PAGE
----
Beijing naturally sought to prepare itself for this eventuality, having foreseen the arrival of these restrictions for some time, by both accumulating chips and investing fantastical sums in the development of local chip-manufacturing technology. It has made some progress in production: the Chinese company Semiconductor Manufacturing International Corporation (SIMC) now produces chips, though its technology lags behind TSMC, Samsung and Intel by several generations. But, ultimately, it will be impossible for China to catch up with its competitors. It cannot access lithographic machines nor the extreme ultraviolets provided by ASML, which has blocked all exports. China’s impotence in the face of this attack is clear from the total lack of official response from Beijing officials, who have not announced any countermeasures or reprisals for American sanctions. The preferred strategy seems to be dissimulation: continuing to work under the radar (perhaps with a little espionage), rather than being thrown out to sea without a flotation device.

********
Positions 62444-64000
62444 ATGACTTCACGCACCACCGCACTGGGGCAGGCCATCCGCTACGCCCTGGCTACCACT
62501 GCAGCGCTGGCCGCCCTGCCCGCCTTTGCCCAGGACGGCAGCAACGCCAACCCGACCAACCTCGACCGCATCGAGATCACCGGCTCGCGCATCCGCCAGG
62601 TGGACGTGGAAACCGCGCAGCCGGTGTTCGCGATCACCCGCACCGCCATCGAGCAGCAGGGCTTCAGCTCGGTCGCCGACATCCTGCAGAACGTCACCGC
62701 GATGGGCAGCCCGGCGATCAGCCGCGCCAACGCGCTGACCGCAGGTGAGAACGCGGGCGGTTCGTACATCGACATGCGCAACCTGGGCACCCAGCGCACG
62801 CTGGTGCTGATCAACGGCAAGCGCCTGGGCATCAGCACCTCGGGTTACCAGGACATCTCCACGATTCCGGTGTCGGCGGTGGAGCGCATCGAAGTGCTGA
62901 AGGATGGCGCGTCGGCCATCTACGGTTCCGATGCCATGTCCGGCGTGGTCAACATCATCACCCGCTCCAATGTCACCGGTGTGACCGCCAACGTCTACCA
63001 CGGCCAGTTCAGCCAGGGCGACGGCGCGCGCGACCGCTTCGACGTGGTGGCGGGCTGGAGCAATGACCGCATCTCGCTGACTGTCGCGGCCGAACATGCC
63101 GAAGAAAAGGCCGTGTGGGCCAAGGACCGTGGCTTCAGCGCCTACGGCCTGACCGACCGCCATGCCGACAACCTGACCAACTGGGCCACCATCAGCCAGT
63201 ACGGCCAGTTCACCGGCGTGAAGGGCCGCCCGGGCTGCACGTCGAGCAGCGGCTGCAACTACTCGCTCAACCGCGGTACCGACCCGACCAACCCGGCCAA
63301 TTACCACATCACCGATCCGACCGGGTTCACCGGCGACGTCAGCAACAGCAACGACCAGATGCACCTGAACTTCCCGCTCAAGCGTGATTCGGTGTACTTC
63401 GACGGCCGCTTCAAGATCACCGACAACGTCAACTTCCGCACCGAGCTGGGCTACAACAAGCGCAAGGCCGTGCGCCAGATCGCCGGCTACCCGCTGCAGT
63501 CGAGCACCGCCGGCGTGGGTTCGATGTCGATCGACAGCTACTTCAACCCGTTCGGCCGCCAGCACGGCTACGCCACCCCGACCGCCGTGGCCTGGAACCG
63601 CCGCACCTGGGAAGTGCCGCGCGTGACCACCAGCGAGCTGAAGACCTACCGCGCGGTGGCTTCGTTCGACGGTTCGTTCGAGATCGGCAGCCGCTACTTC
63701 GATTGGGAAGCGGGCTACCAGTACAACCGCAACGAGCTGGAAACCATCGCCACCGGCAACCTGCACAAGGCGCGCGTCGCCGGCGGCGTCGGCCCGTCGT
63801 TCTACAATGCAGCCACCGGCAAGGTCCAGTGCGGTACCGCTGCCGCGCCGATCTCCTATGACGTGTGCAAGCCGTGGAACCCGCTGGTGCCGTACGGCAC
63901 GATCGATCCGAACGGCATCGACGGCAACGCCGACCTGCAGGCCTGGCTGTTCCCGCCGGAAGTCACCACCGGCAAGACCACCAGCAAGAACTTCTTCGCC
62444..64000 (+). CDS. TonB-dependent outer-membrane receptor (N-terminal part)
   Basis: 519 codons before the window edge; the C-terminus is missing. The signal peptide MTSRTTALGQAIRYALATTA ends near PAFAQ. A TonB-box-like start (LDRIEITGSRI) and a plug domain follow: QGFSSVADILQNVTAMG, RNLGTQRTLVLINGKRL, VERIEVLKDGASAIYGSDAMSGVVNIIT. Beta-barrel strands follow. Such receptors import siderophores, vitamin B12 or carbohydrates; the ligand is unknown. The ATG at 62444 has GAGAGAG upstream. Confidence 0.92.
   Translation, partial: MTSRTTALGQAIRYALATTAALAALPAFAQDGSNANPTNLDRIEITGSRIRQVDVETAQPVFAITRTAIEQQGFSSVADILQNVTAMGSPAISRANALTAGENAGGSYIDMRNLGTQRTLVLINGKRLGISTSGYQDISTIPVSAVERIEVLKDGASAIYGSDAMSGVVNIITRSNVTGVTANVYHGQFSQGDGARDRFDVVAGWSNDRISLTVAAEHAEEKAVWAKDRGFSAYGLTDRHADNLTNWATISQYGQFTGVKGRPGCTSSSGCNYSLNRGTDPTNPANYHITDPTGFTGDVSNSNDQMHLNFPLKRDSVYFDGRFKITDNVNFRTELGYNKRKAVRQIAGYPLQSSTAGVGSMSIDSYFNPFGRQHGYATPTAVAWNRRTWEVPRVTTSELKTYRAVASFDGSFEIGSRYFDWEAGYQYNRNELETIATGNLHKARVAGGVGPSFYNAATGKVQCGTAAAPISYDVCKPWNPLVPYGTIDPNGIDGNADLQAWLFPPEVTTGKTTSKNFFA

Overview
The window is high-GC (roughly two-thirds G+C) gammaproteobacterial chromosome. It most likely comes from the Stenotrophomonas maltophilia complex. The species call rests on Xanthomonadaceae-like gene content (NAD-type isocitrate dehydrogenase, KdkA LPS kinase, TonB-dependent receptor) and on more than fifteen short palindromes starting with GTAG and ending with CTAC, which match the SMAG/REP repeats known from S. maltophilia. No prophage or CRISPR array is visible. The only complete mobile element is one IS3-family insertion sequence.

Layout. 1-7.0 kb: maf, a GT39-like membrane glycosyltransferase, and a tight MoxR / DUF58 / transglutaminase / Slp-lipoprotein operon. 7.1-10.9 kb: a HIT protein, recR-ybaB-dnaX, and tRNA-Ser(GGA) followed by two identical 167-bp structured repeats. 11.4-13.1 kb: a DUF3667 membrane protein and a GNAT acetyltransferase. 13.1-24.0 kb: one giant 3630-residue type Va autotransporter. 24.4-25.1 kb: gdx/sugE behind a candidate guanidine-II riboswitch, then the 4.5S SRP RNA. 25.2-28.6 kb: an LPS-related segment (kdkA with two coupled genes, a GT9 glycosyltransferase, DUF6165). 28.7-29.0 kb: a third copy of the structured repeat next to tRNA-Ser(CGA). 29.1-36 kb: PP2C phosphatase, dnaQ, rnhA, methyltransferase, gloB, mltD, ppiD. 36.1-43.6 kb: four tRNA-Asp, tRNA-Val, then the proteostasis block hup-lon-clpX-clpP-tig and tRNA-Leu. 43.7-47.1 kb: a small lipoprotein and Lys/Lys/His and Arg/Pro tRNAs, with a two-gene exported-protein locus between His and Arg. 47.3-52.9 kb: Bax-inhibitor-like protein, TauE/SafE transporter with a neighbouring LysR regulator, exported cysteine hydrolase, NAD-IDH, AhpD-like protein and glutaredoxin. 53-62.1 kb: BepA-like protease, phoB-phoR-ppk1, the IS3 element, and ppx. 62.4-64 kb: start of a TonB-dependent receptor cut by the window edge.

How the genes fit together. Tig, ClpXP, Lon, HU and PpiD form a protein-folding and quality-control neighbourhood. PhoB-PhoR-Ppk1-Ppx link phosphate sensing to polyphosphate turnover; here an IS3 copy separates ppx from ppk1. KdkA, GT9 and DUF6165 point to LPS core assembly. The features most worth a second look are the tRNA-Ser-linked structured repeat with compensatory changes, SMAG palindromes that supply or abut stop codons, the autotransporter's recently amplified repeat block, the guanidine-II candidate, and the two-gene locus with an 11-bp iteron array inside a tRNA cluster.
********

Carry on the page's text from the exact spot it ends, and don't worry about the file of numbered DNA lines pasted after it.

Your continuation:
The problem for the American blockade is that a large proportion of TSMC’s exports (plus those of Samsung, Intel and ASML) are bound for China, whose industry depends on the island it wants to annex. The Taiwanese are fully aware of the pivotal role of the semiconductor industry in their national security, so much so that they refer to it as their ‘silicon shield’. The US would do anything to avoid losing control over the industry, and China can’t afford the luxury of destroying its facilities with an invasion. But this line of reasoning was far more robust before the outbreak of the current Cold War between the US and China.